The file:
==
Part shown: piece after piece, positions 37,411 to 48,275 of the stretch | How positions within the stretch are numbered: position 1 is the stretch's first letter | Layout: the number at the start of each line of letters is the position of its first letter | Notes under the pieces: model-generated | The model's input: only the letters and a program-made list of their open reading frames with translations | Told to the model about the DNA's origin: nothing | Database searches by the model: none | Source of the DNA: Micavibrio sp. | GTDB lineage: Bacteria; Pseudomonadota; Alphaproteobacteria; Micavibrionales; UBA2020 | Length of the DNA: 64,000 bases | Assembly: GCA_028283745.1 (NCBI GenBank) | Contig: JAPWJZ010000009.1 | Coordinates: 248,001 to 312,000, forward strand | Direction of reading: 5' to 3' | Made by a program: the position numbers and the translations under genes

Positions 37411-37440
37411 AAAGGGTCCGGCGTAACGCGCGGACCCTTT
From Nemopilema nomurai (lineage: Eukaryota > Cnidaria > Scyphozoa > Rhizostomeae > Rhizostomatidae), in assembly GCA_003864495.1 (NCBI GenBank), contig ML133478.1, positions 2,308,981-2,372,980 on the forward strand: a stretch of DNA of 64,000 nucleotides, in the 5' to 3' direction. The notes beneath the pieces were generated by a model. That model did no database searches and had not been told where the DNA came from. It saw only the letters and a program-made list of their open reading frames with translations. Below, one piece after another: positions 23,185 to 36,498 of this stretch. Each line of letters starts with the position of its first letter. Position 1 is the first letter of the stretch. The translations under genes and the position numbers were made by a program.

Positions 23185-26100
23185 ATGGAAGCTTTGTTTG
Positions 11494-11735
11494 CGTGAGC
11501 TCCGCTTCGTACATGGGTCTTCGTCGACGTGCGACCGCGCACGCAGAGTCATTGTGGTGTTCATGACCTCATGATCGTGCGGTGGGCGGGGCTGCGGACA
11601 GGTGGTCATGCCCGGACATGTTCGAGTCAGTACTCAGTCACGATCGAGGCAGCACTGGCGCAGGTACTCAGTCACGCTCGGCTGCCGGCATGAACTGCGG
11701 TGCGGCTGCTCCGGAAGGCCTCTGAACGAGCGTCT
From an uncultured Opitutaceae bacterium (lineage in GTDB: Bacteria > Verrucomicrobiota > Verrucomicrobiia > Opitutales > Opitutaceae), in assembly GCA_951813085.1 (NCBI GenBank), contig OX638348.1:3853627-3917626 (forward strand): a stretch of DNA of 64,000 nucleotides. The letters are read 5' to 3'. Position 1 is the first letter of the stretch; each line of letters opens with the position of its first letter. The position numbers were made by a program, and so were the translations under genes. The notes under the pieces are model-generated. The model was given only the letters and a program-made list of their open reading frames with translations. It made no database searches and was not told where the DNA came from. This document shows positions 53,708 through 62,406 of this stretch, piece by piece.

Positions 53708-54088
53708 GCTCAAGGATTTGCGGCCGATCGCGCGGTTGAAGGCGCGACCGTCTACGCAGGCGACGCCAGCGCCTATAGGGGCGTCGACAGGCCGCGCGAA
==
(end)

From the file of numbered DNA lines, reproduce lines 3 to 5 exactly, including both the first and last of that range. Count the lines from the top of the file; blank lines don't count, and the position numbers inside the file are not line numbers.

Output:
37411 AAAGGGTCCGGCGTAACGCGCGGACCCTTT
From Nemopilema nomurai (lineage: Eukaryota > Cnidaria > Scyphozoa > Rhizostomeae > Rhizostomatidae), in assembly GCA_003864495.1 (NCBI GenBank), contig ML133478.1, positions 2,308,981-2,372,980 on the forward strand: a stretch of DNA of 64,000 nucleotides, in the 5' to 3' direction. The notes beneath the pieces were generated by a model. That model did no database searches and had not been told where the DNA came from. It saw only the letters and a program-made list of their open reading frames with translations. Below, one piece after another: positions 23,185 to 36,498 of this stretch. Each line of letters starts with the position of its first letter. Position 1 is the first letter of the stretch. The translations under genes and the position numbers were made by a program.

Positions 23185-26100